The latest collection of short stories from Magan Mayhew Bergman features characters drawn from history–women who, as the title suggests, were almost famous. Bergman celebrated the launch of the collection Almost Famous Women on a frigid night at BookCourt in Brooklyn.
She jokes that her husband convinced her to have an extra shot of bourbon before the reading to stay warm. Her accent betrays her southern origins–but she does not hide her disdain for the cold. The bitterness of a New York City January seems to take her by surprise.
“Nobody tweet that she’s drunk,” Bergman says, jokingly as she flips through the book looking for a story to read.
The stories are drawn the lives of real women who are marginalized by history. She includes lesbians and wives and women who must defy their historical roles. She says she is getting two emails a day from people offering up women like those featured in her book with other oversized stories.
Part of the project included winnowing away a list of slightly famous women. Some were too famous for the book and in other cases she simply had too many. She hints at having more than enough nearly famous women for more books.
“I”m in love with Rachel Carson,” Bergman says of the famed American marine biologist and conservationist.
This story collection wasn’t one Bergman expected to write. “I didn’t want to write this book at first,” she said. But she happened to be teaching a class at Bennington and she and the students were discussing the idea of the “abstract notion of truth.”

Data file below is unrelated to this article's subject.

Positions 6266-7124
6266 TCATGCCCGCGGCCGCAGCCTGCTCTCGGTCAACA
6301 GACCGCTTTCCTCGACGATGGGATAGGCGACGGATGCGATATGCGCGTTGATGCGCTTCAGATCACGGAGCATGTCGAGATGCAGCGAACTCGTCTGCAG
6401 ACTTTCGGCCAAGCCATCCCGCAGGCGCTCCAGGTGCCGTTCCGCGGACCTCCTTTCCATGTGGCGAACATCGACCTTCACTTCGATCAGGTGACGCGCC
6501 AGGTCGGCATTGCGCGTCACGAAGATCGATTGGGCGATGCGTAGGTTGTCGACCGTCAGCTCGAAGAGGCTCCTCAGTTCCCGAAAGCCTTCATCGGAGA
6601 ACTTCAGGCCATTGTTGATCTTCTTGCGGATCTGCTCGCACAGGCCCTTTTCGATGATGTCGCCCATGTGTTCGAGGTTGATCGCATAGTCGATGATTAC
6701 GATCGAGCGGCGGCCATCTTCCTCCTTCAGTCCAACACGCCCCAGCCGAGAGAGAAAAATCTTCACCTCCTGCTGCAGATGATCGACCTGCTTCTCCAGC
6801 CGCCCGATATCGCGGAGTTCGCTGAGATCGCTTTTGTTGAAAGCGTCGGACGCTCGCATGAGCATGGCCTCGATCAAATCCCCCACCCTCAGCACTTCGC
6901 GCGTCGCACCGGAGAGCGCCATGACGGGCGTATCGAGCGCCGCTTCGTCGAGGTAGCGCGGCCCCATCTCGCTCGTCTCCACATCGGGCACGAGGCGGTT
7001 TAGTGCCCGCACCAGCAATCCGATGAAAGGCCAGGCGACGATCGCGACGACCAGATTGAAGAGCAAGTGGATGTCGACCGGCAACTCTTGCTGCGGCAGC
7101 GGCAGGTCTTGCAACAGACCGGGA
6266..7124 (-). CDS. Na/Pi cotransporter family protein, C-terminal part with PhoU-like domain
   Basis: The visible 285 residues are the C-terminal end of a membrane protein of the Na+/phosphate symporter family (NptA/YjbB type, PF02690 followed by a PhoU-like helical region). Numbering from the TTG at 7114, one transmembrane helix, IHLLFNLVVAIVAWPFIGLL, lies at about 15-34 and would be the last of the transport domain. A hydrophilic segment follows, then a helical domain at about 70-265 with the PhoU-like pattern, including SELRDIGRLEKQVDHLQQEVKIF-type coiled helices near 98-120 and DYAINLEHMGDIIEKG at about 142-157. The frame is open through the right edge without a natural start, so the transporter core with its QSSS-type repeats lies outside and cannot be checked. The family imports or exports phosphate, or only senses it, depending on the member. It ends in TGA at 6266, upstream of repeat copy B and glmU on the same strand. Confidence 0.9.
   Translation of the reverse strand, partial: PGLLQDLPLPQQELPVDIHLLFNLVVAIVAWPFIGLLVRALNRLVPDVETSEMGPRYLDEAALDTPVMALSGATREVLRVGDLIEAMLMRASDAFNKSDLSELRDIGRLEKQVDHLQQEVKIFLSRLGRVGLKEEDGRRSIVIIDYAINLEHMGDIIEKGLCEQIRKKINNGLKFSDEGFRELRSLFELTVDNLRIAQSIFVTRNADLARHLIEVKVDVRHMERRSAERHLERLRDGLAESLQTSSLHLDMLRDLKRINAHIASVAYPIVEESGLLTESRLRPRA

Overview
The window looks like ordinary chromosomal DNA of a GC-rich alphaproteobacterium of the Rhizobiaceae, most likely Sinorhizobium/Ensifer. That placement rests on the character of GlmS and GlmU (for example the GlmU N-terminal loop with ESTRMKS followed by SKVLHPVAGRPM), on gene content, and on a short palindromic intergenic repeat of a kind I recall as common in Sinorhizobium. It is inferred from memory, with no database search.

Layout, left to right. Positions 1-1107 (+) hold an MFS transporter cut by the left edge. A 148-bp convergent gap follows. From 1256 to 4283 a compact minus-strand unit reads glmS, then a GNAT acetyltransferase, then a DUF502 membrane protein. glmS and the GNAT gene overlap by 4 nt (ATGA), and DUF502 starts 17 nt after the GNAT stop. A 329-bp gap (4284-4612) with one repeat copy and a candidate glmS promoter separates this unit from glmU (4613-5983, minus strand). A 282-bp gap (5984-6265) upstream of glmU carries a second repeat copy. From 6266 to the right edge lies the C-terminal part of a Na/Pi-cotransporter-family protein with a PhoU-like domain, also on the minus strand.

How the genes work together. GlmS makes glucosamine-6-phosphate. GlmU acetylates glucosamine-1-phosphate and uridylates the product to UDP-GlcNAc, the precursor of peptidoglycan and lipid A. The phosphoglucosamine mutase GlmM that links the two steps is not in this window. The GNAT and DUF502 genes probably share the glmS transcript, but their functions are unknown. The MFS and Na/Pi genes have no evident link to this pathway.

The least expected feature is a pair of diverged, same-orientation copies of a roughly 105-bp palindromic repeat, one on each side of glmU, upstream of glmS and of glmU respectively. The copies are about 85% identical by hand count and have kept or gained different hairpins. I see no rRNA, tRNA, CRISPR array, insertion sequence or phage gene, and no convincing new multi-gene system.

Playing with history felt appealing when she considered those terms. She also considered that many of the stories about women from the early twentieth century involved young women drinking and dancing and galavanting. She felt that wasn’t necessarily an authentic experience.
So many women were taking risks–lesbians, for instance–and pushing the boundaries of what was allowed of women.
“I would try to talk about these women at parties and people would run away,” she says.
She realized that she could approach the stories from two angles. She had the ability to see both the academic side of the narratives as well as the empathetic side. She explains that her strength is in empathy, even of minor characters she might read about.
Writing for Bergman is a combination of a few things: a little bit academic, a little bit imagination and a little bit of the sixth sense.